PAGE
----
Pain relief may help newborn calves
Treating newborn calves with low cost NSAIDs, such as meloxicam, shows promise in getting calves off to a good start.
Newborn calves that experienced stress and trauma during difficult births often have a slow start. Depending on the severity of the dystocia, calves can have trouble maintaining body temperature, oxygen deficiency, acidosis, vertebrae and rib fractures and even broken legs. Pain and fatigue are associated with difficult calvings, both on the side of the dam and the calf. Calves that experience a difficult birth are more at risk for death in the first 24 hours, reduced vigor short term, and may have long-term health consequences.
A study published in the Journal of Veterinary Science and Animal Husbandry in January 2016, looked at effects of giving calves non-steroidal anti-inflammatory drugs (NSAIDs) for the reduction of pain and inflammation following birth. The study was conducted on two commercial dairy farms in Canada, utilizing automatic computer feeders. 284 calves were assessed for vigor at birth (or discovery of birth), and then injected subcutaneously with a placebo or 1 ml (0.5 mg/kg body weight) meloxicam (Metacam, Boehringer Ingelheim, Burlington, ON). Vigor was scored as visual appearance, initiation of movement, general responsiveness, oxygenation and respiration rates. Calves that experienced a difficult birth had reduced vigor. In a subset of the population, 61 calves were re-assessed for vigor 1-6 hours after treatment. Calves that received the meloxicam treatment following birth had significant improvements in vigor in comparison to placebo treated calves. In addition, calves treated with meloxicam had an improved suckling reflex following treatment. The paper did not report if there was more improvement for calves that experienced a difficult birth, likely because of the low number of calves.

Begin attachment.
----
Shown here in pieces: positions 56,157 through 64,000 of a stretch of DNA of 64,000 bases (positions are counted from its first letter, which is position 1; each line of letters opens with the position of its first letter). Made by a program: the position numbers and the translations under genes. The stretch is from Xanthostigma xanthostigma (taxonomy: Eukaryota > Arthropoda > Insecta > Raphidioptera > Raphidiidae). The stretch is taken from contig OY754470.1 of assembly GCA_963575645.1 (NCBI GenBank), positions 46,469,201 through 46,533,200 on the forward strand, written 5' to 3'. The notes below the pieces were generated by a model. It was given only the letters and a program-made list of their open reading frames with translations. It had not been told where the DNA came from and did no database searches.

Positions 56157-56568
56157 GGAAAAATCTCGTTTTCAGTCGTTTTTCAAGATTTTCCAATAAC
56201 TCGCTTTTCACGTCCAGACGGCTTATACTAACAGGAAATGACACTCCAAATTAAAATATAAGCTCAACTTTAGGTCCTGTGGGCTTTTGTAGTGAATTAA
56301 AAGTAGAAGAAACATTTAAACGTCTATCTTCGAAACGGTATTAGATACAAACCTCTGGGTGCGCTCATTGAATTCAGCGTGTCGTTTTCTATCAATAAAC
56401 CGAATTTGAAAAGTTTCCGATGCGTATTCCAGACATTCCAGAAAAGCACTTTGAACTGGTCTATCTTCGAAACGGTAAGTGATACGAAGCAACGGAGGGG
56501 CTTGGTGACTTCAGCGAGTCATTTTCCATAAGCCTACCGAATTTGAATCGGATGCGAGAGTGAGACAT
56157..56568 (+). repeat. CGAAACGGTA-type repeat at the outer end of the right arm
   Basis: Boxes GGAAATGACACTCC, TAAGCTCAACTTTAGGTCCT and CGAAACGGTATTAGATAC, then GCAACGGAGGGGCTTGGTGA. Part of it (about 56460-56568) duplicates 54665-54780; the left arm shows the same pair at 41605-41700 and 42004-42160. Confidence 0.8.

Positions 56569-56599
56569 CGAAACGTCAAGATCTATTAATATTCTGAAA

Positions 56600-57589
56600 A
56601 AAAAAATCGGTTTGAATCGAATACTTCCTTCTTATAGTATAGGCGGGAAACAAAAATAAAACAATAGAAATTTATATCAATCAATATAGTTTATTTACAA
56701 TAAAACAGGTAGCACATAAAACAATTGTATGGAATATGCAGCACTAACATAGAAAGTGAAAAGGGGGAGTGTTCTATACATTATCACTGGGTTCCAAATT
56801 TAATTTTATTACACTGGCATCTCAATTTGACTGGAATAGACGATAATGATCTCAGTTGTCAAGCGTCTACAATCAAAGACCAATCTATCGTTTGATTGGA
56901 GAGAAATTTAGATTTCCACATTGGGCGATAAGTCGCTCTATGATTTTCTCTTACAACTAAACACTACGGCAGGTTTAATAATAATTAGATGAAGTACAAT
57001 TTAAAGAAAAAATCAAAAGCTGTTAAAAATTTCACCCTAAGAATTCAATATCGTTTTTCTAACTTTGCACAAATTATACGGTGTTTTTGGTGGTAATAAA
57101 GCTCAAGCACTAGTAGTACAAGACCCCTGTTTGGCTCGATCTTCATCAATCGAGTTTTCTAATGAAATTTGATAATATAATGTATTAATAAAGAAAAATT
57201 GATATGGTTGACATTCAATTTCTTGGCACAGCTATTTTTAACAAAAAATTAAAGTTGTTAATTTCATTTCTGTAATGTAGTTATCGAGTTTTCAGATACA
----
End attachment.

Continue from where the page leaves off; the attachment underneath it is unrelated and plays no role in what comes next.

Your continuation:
Calves were followed until 8 weeks of age (with the exception of bull calves that were sold) and data was recorded for health, average daily gain and milk intake. Calves that received meloxicam at birth had greater total milk intake on the automatic milk feeders; however, health and average daily gain were not affected by treatment.
These results suggest that treating calves with NSAIDs may be a good strategy to reduce pain and inflammation associated with birth and is very economical. Although this study did not show the long term benefits of treatment, it is important to consider the study design. This study was done on commercial farms, not a tightly controlled research farm, which brings variability in timing of procedures, vigor assessment, general animal handling along with a low sample size. Meloxicam has a half-life of 26 hours in a young calf, so it would be unlikely that a single treatment would have long lasting direct effects; however, getting the calf off to a good start early in life can pay big dividends later in improved health and milk yield.
Michigan State University Extension recommends working with your veterinarian to determine if a NSAID is right for your herd and the correct dose, administration route and meat withholding time.
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